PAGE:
The KEY Questions: What makes a good teacher?

I punched the four-digit code into a little metal box on a pole by the side of the dirt track and sat waiting for what seemed like several minutes while the electronic gates slowly opened, all the while trying to keep my mind free of any insecure, negative thoughts. I’d made this trip so many times before through the ancient Hertfordshire woodland that I swear my car could have got there on its own, but this morning was different. This morning I’d decided on a new approach.

After several minutes winding my way up the long drive in a suitably low gear, a curious herd of deer charting my progress from underneath the shade of some trees, I reached the top of a gentle incline and the familiar, wonderfully ornate fifteenth century Gothic Manor House loomed up ahead. Knebworth House has been a regular venue for most of my training sessions these past few years. The setting is idyllic, far enough away from the ‘real’ world of traffic cones, shopping centres and industrial estates to put my students into a tranquil, receptive frame of mind, even before the teaching begins.

Some time later, having welcomed everyone, chatted with them over coffee and got them seated, I stood before them, ready to embark on the first day of a three-day retreat instructing them in the understanding that is the Three Principles. I looked across at the bone-white paper of my flip chart. Nothing there to help me with my opening address, but that was how I’d planned it. No notes, no script, no agenda, just me and these lovely, smiling, trusting people, looking up at me, waiting for me to speak.

   I had no clue as to what I was going to say.

“Hi everyone … how are you all doing?”

If you’ve spent any time with me you’ll know that I have a terrible habit of breaking off a conversation by suddenly pulling out my phone to trawl through Wikipedia or some other site for a nugget of information that’s of absolutely no interest to anyone but me. I guess a Freudian perspective would put it down to that same old insecurity about my lack of formal education, (did I mention my lack of formal education?) but the fact is I can’t stand ‘not knowing’. That hunger for facts, while no doubt a little annoying for those who have to witness it, has actually served me pretty well in my professional life. I was never a boy scout but if I had a motto for business purposes it would be ‘Be Prepared’. Of course! Why risk looking dumb when you’re supposed to be the man in charge, the one with all the answers? Isn’t teaching about earning the respect of your students by knowing more than they know?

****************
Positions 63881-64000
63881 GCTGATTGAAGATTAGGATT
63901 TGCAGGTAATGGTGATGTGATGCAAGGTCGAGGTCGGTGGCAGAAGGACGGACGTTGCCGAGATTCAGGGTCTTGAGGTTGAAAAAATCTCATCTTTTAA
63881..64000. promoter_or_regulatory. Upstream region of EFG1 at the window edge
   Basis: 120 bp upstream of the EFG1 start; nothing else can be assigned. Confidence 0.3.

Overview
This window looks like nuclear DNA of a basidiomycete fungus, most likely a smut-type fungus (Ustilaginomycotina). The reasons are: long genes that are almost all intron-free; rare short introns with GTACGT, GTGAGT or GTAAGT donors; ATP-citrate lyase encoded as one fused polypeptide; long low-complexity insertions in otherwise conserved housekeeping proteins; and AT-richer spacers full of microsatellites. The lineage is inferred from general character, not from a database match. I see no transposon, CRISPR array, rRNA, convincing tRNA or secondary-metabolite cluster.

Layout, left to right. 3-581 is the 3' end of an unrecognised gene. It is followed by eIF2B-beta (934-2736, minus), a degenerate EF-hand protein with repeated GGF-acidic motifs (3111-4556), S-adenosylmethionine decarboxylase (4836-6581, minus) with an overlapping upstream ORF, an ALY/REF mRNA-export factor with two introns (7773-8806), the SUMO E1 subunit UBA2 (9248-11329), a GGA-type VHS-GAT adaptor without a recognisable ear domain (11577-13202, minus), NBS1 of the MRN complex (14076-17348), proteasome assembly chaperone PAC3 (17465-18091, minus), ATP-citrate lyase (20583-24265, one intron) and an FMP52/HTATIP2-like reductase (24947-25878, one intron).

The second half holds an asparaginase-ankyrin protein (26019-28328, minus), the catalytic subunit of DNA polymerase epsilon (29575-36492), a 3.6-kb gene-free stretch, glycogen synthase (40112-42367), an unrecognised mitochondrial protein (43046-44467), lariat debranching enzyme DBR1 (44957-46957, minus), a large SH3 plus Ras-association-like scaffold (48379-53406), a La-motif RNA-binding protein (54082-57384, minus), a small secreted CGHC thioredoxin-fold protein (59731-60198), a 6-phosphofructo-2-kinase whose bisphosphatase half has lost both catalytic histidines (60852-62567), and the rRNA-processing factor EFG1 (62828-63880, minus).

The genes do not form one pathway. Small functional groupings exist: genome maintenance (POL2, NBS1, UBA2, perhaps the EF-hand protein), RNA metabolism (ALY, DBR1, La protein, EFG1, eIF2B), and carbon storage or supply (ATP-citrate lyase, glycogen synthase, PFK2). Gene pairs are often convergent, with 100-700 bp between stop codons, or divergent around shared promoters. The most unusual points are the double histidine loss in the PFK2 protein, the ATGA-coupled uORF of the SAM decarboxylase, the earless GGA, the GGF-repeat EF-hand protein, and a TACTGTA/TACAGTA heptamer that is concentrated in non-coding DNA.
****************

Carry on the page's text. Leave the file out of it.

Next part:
No, as it turns out, it isn’t.

If there’s one very valuable lesson that the Principles have taught me, (and there are many), it’s the value of listening. That means having no agenda, other than a desire to share something of your own understanding, and you can’t do this if you’re trying to remember a script, or if your head is bursting with facts and figures. I had got it wrong all those years. It turns out that if you want to be a good teacher, the way to win your students’ respect is first and foremost to listen to them.

You will find this quality of stillness in all the great teachers from Sydney Banks onwards, the ability to stay in the moment. After all, if the Principles can’t be understood with the intellect, then how can they be taught that way? A typical lecture (which I’m quite sure is the wrong word) on the Principles given by, say, Chip Chipman, Elsie Spittle or George Pransky will have an umbrella title such as ‘Dealing with stress’ or ‘How to have a better relationship’, but the central problem being addressed soon broadens out into a wider understanding of how we experience reality. Why is this? Because the Principles create every aspect of our experience, every moment of every day.

I don’t remember what I said to those people at Knebworth, and anyway it doesn’t matter. All I know is that the retreat was a success. So here’s my question: if this very open approach is true of the Principles, could it be true of all other forms of teaching?

Should we, in fact, be doing less teaching and more listening?